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It started as a small dilemma, but has grown into a bit of an existential crisis. That probably sounds like a bit of hyperbole, and that's fair. But seriously, I ask you: which business card should I give you?
I have a really cool, challenging, and engaging position during the day. It even has a cool title that I'm pretty proud of-- Vice President. When its not a club that you invent with our kids, being a Vice President is a nice distinction. And it says it right on this little 2X3 piece of poster board! I'm the VP.
Like a boss.
But being a VP at an onshore firm isn't the only thing I do. I'm also really, deeply proud of this novel I've written and that Capscovil published. I've known Dexter Maxwell longer than I've known my own kids, and I'm relieved that other people finally get to meet him and his friends.
Being an author also comes with a card. It says I'm a Writer and Technologist, which is true, and general enough to cover just about any activity I might do. Which is nice. It also has the cover of my book on the back. So its not just my business card, its also an advertisement. I'm not as conflicted about this as I used to be.
So, I sit next to you on the plane. We get to talking. You ask me what I do.
What do I say? How can I explain? Which card do I give?
There is considerable pressure, from the moment we are children, to define "what we want to be when we grow up." And usually, its one thing. A doctor. OR a lawyer. OR a football player. Or a Laker.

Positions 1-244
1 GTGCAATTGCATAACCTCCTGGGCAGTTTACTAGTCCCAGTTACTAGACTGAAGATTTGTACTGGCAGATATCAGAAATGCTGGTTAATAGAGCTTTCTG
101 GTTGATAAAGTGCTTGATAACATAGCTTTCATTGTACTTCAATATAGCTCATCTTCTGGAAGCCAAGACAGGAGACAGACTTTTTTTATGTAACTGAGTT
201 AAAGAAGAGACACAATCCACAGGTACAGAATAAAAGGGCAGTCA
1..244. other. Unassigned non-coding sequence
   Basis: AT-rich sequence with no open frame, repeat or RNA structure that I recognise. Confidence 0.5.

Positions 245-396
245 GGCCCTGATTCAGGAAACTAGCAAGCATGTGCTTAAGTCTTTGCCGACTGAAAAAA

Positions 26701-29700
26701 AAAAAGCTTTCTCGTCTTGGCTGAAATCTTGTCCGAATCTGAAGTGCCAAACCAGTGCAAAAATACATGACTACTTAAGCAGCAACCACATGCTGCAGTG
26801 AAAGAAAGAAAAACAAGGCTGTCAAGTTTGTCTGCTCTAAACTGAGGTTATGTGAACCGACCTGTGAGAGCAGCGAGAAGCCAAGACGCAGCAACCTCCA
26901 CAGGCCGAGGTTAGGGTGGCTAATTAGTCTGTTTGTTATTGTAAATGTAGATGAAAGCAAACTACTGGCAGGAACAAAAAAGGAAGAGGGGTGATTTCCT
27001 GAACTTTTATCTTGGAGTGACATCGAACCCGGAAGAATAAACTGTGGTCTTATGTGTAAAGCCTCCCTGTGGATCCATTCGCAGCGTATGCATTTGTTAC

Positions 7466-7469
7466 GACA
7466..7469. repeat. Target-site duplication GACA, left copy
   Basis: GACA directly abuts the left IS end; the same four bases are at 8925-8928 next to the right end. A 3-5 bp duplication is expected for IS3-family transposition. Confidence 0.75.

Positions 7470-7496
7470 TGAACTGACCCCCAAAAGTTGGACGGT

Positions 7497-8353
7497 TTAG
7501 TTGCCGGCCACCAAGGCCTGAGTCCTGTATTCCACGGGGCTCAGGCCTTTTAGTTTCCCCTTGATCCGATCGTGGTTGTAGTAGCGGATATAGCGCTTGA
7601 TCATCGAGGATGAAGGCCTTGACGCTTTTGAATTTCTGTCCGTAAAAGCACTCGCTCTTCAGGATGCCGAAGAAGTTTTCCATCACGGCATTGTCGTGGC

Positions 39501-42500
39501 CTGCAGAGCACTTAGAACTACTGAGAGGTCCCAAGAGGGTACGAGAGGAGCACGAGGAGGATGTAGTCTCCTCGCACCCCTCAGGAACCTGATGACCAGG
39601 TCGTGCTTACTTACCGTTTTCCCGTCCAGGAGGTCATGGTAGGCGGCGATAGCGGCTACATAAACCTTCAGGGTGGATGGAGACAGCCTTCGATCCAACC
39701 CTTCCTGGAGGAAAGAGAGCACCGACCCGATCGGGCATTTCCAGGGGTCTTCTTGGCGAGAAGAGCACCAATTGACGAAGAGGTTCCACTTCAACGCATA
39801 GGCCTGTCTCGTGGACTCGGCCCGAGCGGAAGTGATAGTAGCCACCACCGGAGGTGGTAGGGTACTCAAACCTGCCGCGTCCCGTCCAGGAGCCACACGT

I always answered that question with "I want to be a writer." When I was a kid, this meant writing books, usually with spaceships or dragons in them. But, the first opportunity I had to be a published writer was in the technology field. And that's pretty cool-- I've enjoyed explaining complex things in my Oracle Press books. But there was always that voice in the back of my head, from when I was kid, whispering, "that's all find and good, but there are no spaceships in it. Or dragons."
Here's the thing: as I've grown, and life happened, I've come to the realization that I don't want to only be one thing. I like doing lots of things.
I am a VP of Technical Business Solutions. AND I'm the novelist who writes The Last Iteration Series. AND I am the author of Oracle technology books.
AND I just wrote a management non-fiction book. AND I'm going on the lecture circuit again.
Not to mention: father, husband, friend. See what I mean when I say "existential crisis?" It's not just about which business card I give you (Which I still can't figure out).
But here's what I do know:
Don't let anyone tell you that you only ever can do one thing.
And maybe someday I'll write a book with spaceships AND dragons.